Regarding inflation, there was no single trend in the region in 2020. It jumped to very high and high levels in Sudan (269.3%), Lebanon (150.4%), Iran (48.0%), Yemen (45.0%) and Libya (22.3%). However, it was negative in Qatar (-3.4%), the UAE (-2.1%), Bahrain (-1.6%), Morocco and Oman (both -0.9%), and Jordan (-0.3%), that is, in the countries which have their currencies pegged to the dollar. In other cases, inflation remained on a low one-digit level.
Figure 3: MENA: GG gross debt, % of GDP, 2020-2021
Source: IMF World Economic Outlook database, April 2021. Note: data for Libya and Syria is not available.
Figure 4: MENA: GG net debt, % of GDP, 2020-2021
Source: IMF World Economic Outlook database, April 2021.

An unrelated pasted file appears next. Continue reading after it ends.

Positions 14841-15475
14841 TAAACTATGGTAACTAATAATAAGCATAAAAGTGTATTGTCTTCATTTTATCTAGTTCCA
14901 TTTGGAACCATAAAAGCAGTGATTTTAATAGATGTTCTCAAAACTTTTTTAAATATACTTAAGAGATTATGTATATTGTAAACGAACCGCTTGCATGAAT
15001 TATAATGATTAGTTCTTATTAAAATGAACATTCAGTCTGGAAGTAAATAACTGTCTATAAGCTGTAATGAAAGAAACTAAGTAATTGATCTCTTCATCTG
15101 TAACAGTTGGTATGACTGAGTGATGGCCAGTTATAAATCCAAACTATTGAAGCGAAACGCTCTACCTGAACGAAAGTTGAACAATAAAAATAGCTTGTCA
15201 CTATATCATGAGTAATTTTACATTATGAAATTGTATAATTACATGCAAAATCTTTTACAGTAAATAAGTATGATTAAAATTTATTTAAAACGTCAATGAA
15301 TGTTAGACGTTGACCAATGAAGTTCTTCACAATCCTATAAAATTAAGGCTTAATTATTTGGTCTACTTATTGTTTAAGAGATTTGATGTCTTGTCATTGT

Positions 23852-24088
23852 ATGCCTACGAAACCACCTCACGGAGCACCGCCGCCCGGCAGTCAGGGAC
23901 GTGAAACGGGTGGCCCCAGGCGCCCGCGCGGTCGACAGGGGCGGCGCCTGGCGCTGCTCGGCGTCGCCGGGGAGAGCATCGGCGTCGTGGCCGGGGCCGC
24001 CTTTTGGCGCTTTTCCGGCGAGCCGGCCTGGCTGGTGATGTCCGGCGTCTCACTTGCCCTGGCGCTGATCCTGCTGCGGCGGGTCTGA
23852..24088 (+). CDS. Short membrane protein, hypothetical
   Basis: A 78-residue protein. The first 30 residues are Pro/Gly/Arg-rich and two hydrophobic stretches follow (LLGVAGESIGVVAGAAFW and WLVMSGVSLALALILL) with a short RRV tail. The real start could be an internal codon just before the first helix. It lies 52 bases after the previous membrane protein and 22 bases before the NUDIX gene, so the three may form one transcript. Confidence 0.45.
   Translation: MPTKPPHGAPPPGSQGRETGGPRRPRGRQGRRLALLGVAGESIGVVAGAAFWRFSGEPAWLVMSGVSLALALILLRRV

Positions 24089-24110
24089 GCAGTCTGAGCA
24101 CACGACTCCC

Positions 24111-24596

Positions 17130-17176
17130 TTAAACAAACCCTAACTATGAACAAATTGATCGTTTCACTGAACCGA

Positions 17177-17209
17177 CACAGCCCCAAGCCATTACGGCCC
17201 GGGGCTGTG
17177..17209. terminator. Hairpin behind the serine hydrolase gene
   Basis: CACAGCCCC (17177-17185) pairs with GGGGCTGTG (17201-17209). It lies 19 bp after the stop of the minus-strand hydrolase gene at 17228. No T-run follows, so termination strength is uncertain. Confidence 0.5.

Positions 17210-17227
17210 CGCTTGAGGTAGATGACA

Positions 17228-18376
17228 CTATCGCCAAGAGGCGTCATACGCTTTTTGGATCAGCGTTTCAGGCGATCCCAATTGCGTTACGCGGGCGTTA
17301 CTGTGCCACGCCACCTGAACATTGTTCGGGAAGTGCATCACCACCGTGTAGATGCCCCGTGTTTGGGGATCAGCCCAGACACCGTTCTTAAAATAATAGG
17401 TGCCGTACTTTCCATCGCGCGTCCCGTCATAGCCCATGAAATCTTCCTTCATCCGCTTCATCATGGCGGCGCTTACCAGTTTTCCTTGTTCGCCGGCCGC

The April 2021 IMF World Economic Outlook predicts a modest recovery in the region in 2021 (last column of Table 2). Still, all forecasts are subject to frequent corrections and updates, compounded by pandemic-related uncertainty.
The pace of global economic recovery will impact international hydrocarbon prices which are crucial for MENA oil and natural gas exporters. On the regional level, fighting the pandemic (mainly by vaccination) will be the most critical factor determining the speed of opening up of individual economies and the most vulnerable sectors such as tourism. In the longer term, economic recovery will depend on the resolution of regional conflicts, the political ability to reduce fiscal deficits and public debt, a continuation of structural, institutional, and social reforms, and finding a constructive response to the increasing democratic aspirations of MENA societies.
Figure 5 shows the progress of COVID-19 vaccination in the MENA region. The UAE, Bahrain, Qatar and Kuwait lead in the region, with Morocco not too far behind.